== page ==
The 15th issue of Gramarye is now available from our online store. The printed edition of Gramarye will be available to pre-ordering customers and subscribers only. Pdf ebook and .mobi Kindle files will also be available. This issue includes: Translated tales Simon Hughes, ‘Camilla Collett: A Walk and a Tale’ Valentina Polcini, ‘Dino Buzzati’s ‘Cypresses’: A Rackhaminspired Story Articles on fantasy and gothic: Jeana Jorgensen, ‘Changelings with a Caffeine Addiction: How Urban Fantasy Adapts Folklore’ Dr Sara Cleto and Dr Brittany Warman, ‘Porphyro is Dead: Exploring Narrative Ambiguity and Folk In-tertexts in Keats’ ‘The Eve of Saint Agnes’ 6

Speculative Fiction Jonathan Mills, ‘The Broken Isles’ Poppy O’Neill, ‘Tomb of the Unknown Gravida’ Articles on fairy tales Sherryl Clark, ‘Writing New Fairy Tales: The Tattered Coat’ Dikaia Gavala, ‘Let It Go: Revising ‘The Princess Story’ in Disney’s Frozen’ Poetry Matthew Francis, ‘Ye Xian’ Lawrence Wilson, ‘A Sestina for May Eve’ Reviews A review of The Company of Wolves, Emily Jessica Turner A review of Fairies: A Dangerous History, Francesca Bihet A review of Mixed Magic: Global-local dialogues in fairy tales for young readers, Anthony James O’Shea A review of Dancing with Trees: Eco-Tales from the British Isles, Joanna Gilar A review of Botanical Folk Tales of Britain and Ireland, Rose Williamson A review of Aladdin: A New Translation, Ruth B. Bottigheimer A review of ALL KINDS OF FUR: Erasure Poems & New Translation of a tale from the Brothers Grimm, Sara Cleto 7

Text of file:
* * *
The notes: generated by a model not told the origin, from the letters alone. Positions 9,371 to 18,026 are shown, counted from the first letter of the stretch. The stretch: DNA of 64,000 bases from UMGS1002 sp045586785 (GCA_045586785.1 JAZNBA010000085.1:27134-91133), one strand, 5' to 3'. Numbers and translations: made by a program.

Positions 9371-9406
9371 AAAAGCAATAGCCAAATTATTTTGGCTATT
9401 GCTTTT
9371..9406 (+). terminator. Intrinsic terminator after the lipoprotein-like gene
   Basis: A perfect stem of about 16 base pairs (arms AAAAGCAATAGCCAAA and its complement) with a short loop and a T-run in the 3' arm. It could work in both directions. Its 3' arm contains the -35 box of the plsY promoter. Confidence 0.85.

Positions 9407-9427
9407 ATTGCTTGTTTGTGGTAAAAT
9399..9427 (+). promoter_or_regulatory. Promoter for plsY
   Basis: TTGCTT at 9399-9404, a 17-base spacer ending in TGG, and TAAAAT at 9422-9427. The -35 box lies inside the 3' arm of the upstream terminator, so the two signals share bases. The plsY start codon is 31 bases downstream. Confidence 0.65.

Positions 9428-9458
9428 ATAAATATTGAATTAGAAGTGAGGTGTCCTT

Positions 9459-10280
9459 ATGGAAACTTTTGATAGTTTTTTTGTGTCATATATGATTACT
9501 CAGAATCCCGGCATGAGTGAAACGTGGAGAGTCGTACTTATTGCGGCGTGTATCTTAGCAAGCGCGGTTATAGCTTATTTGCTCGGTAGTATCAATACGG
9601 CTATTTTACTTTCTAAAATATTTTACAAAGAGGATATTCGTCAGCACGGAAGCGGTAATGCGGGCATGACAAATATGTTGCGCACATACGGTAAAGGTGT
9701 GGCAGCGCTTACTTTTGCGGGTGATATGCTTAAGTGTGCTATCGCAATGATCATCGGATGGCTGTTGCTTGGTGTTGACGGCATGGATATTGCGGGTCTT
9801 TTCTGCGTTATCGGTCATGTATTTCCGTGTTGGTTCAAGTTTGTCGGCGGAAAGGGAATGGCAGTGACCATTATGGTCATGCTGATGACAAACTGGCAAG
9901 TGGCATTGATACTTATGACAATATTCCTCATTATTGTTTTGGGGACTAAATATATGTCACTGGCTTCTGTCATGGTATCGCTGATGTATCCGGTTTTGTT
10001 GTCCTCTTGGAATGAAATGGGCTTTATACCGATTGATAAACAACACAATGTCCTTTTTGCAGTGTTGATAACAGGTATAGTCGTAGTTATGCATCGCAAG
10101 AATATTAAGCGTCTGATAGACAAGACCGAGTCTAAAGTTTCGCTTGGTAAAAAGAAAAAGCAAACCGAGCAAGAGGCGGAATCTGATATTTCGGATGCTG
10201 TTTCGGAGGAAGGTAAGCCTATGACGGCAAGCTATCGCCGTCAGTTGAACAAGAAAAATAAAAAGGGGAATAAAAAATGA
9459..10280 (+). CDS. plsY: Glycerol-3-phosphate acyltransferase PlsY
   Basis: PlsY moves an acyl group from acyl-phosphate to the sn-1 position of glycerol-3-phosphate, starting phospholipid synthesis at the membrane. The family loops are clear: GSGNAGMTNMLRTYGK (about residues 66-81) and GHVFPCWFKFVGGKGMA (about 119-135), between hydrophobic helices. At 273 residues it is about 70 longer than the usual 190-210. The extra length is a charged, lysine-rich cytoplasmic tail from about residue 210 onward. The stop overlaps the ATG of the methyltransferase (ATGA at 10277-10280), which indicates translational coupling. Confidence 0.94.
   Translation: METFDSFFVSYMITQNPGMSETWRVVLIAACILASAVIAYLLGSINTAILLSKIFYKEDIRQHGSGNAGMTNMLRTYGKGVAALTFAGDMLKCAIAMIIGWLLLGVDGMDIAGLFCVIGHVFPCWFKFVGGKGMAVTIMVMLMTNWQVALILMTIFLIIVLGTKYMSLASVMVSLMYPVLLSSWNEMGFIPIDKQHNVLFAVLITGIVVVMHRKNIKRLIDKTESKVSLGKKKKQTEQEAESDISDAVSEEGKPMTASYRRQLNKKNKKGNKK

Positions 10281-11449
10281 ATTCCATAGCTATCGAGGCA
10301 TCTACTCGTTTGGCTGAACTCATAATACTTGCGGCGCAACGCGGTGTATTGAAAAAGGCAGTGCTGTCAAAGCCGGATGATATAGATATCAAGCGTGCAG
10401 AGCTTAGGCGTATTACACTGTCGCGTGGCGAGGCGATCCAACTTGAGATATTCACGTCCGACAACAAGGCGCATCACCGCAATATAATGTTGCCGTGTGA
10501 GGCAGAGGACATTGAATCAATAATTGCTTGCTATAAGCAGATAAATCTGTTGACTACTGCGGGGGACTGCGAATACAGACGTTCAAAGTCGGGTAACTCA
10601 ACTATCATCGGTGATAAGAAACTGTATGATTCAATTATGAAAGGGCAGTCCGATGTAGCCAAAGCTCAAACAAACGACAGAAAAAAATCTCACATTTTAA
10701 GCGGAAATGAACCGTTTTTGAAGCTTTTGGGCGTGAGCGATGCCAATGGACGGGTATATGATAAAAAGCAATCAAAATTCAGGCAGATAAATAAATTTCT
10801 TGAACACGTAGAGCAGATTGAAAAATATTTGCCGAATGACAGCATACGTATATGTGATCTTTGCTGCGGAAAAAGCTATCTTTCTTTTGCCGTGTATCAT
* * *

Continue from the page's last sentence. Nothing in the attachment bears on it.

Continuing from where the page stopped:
The printed edition of Gramarye is only available to pre-ordering customers and subscribers. To guarantee your printed copy of future issues, please subscribe here. Exclusive offer Gramarye readers are entitled to 20% off Scrivener software, the project management tool for writers. Just visit http://www.literatureandlatte.com/scrivener.php and enter the coupon code ‘SUSSEXCENTRE’.

Other events around the world

The Wonderful World Before Disney 12 January - 7 July 2019 Weisman Art Museum, Minnesota, USA An exhibition inspired by the collection of fairy-tale themed postcards from Jack Zipes, professor emeritus of German and comparative literature at the University of Minnesota. https://wam.umn.edu/calendar/the-wonderful-world-before-disney/ 8

CfP 'Embodying Fantastika’ conference 8-10 August 2019, Lancaster University. Looking at Fantasy, Science Fiction, Horror and other radically imaginative narrative spaces. https://fantastikajournal.com/upcomingconferences/ The Tolkien Society's Oxonmoot 2019 Friday 13th – Sunday 15th September 2019 St Antony’s College, Oxford https://www.tolkiensociety.org/events/oxonmoot-2019/ The Katharine Briggs Lecture and Book Award 2019 Tuesday 29 October 2019, 5:30 p.m. The Warburg Institute, Woburn Square, London WC1H 0AB This year’s Katharine Briggs Lecture will be given by Prof. Dr Ulrika Wolf-Knuts (Åbo Akademi University): “What Can We Do With Old Records of Folk Belief? On the Example of Devil Lore”. The lecture is free and open to all, but prior booking is essential: if you want to attend, please email thefolkloresociety@gmail.com https://folklore-society.com/event/the-katharine-briggslecture-and-book-award-2019/


If you have any queries or feedback about this newsletter, please contact Heather Robbins at h.robbins@chi.ac.uk